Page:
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A toolchain for working with localization files in a platform-agnostic way.


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localicious is a toolchain for working with localization files in a platform-agnostic way. With it, you can:

  • Maintain all your localized copy and accessibility key/value pairs in one file, grouped per component.
  • Verify the integrity of your base localization file against a schema
  • Generate locale files for both Android, iOS or JS from your base localization file

The goals of localicious are:

  • Copywriter-friendliness

    Likewise, it should be easy for copywriters to change and add copy. For each string copywriters should be able to easily get an overview of the translations provided for the various languages.

  • Developer-friendliness

    It should be easy for developers maintaining and developing features to work with the new system. They should be able to trust that the necessary copy will be there for any language. Moreover, the format in which the copy is delivered should be predictable to minimise dependencies between developers and copywriters in a fast-paced environment.

  • Robustness

    One cannot blindly import localization files into the app and expect everything to work. Therefore, localicious enables both validation and conversion. Together, these two operations can support a robust workflow that minimises the potential for mistakes.


localicious assumes the following workflow:

  1. You keep all your localizable strings in a YAML file that adheres to the structure defined by localicious.
  2. When committed to a source repository, the YAML file is guaranteed to have passed localicious verification.
  3. You point to the current working version of the YAML file in your iOS or Android project.
  4. Using localicious, you generate the localization files when desired.

Requirements and installation

localicious requires node 10.12.0 or later.

The Localicipe

The central concept of localicious is the so-called Localicipe. It is a YAML file that contains all localized copy and accessibility strings grouped by feature and screen. The strings in the Localicipe can be divided into different collections. Multiple collections can be combined when Converting the Localicipe into platform specific outputs.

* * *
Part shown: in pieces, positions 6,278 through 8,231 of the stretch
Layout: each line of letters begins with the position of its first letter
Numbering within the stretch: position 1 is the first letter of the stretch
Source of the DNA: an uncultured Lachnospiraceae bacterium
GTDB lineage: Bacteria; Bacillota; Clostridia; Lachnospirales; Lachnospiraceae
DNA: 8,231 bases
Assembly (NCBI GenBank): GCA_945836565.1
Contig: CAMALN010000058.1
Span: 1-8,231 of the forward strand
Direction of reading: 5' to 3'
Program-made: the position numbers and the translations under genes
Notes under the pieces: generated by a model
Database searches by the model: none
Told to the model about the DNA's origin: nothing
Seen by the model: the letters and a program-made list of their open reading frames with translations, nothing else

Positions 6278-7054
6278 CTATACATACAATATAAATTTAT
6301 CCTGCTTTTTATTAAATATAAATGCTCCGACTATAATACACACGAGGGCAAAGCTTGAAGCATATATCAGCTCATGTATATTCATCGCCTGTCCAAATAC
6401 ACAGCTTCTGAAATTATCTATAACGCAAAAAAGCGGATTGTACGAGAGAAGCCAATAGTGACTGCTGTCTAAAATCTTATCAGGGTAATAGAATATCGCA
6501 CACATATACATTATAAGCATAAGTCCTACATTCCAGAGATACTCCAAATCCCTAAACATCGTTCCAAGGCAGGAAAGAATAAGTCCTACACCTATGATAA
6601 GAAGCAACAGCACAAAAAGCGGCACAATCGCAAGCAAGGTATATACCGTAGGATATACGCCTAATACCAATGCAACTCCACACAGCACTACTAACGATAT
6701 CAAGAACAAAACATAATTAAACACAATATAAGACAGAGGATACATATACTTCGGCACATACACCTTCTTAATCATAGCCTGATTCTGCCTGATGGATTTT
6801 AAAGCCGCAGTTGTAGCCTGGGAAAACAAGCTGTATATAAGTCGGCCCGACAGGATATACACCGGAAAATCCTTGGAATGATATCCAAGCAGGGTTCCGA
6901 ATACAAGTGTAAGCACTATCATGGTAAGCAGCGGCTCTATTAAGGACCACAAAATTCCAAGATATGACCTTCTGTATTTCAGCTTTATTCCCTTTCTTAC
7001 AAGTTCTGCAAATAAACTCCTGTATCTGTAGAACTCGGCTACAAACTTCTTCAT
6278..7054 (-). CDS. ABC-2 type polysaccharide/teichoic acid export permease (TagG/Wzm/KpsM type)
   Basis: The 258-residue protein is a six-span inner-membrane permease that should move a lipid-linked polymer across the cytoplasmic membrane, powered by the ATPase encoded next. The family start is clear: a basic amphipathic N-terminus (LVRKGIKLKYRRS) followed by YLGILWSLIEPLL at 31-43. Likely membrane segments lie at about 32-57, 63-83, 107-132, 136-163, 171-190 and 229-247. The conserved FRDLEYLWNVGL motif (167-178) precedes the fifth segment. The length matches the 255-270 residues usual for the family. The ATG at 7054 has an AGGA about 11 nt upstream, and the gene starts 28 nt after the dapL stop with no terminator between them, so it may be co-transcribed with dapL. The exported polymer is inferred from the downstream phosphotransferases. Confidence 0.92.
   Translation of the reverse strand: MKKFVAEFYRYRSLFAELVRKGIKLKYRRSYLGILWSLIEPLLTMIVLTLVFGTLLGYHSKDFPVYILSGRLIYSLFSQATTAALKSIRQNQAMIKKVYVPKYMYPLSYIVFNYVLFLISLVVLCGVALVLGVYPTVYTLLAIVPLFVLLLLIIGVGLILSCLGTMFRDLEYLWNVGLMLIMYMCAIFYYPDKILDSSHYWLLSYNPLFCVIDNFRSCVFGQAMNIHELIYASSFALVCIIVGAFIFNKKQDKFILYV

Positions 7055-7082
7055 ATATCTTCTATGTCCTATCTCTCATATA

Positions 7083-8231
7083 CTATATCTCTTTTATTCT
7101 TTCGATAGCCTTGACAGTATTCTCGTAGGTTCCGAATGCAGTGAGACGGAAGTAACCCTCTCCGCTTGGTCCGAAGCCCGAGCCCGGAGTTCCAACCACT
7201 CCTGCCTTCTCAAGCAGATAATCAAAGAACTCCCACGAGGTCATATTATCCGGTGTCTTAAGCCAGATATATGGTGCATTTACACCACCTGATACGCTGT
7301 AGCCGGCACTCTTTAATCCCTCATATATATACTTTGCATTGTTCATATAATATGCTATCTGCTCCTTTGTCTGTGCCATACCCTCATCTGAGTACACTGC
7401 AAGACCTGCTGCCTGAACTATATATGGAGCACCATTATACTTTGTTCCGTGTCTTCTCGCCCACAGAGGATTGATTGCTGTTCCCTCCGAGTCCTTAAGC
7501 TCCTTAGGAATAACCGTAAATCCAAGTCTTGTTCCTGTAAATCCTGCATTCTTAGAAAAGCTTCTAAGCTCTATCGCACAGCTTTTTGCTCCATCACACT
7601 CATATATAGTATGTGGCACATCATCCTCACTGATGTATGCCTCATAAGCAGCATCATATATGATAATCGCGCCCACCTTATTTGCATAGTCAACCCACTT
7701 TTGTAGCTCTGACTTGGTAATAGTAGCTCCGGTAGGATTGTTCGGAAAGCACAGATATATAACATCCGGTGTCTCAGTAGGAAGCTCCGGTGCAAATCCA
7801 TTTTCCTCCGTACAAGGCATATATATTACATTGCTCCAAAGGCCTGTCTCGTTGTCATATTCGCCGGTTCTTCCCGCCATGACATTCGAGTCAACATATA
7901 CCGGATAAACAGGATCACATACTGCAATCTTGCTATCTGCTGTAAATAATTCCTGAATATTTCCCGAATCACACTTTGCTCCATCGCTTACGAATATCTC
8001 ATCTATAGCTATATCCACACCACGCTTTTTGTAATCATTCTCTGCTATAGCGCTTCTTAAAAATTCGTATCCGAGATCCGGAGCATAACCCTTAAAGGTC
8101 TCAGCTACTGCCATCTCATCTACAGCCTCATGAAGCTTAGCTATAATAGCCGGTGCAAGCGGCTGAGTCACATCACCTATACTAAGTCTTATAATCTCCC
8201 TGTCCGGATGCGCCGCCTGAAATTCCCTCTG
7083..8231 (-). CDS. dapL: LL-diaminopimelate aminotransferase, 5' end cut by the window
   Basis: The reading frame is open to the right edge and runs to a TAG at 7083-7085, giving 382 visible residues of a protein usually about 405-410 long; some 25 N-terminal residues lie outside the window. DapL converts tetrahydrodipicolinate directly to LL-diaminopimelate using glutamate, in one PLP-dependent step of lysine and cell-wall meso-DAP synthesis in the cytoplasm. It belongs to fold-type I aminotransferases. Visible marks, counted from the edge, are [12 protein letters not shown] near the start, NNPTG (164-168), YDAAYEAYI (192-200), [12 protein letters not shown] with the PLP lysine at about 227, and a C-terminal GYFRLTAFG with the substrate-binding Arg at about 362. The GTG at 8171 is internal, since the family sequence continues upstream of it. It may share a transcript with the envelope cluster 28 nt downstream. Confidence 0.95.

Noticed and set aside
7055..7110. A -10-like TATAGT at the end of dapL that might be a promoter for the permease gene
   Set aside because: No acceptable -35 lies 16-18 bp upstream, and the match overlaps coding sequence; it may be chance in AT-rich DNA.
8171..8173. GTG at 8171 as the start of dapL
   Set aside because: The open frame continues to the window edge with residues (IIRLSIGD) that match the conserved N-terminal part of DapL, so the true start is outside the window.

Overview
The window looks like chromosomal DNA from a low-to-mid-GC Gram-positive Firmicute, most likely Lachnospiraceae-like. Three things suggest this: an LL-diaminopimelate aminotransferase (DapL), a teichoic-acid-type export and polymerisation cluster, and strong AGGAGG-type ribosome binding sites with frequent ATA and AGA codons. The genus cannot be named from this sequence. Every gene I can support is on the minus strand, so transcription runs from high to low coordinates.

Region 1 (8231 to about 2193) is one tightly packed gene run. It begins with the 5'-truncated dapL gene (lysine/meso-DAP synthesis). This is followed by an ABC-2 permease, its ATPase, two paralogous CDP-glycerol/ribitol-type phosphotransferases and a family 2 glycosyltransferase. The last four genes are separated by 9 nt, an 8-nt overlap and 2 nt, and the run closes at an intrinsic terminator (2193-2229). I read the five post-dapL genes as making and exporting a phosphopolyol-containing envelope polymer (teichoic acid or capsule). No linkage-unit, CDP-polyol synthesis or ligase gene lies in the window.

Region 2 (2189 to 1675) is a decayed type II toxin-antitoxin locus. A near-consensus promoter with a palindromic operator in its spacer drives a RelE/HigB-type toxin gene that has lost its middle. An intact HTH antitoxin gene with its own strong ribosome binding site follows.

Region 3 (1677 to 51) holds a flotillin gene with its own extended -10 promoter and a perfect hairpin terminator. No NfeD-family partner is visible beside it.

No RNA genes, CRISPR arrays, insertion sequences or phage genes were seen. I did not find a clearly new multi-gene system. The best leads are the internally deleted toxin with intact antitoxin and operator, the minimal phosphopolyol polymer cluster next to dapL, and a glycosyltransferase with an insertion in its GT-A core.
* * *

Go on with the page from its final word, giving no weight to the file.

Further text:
Using collections it's easy to keep track of strings that are used on a single platform and strings that are shared across multiple platforms. For an existing iOS and Android app, it could be useful to create three different collections:

  • IOS(containing all iOS specific strings)
  • ANDROID(containing all Android specific strings)
  • SHARED(containing all strings that are shared between iOS and Android).

Each leaf node in a collection is either a COPY group or an ACCESSIBILITY group. The required structure of both groups is explained below:

          en: "Translation for English speakers"
          nl: "Vertaling voor Nederlandstaligen"
            en: "Accessibility for English speakers"
            nl: "Toegankelijkheid voor Nederlandstaligen"
            en: "Plural translation for English speakers"
            nl: "Meervoudige vertaling voor Nederlandstaligen"

Retrieving the Localicipe

If you are working with a team, you probably want to store your Localicipe in a Git repository and manage changes like you handle changes to your source code. Localicious supports that workflow. Simply create a repository that hosts your Localicipe. Then, in the root of the source repository of your Android or iOS project, you add the following LocaliciousConfig.yaml:

    url: ''
  - en
  - nl
  - IOS
  - IOS

To retrieve the latest version of the file in your repository, simply run localicious install. localicious also supports specifying a specific Git branch (by adding :branch).

Converting the Localicipe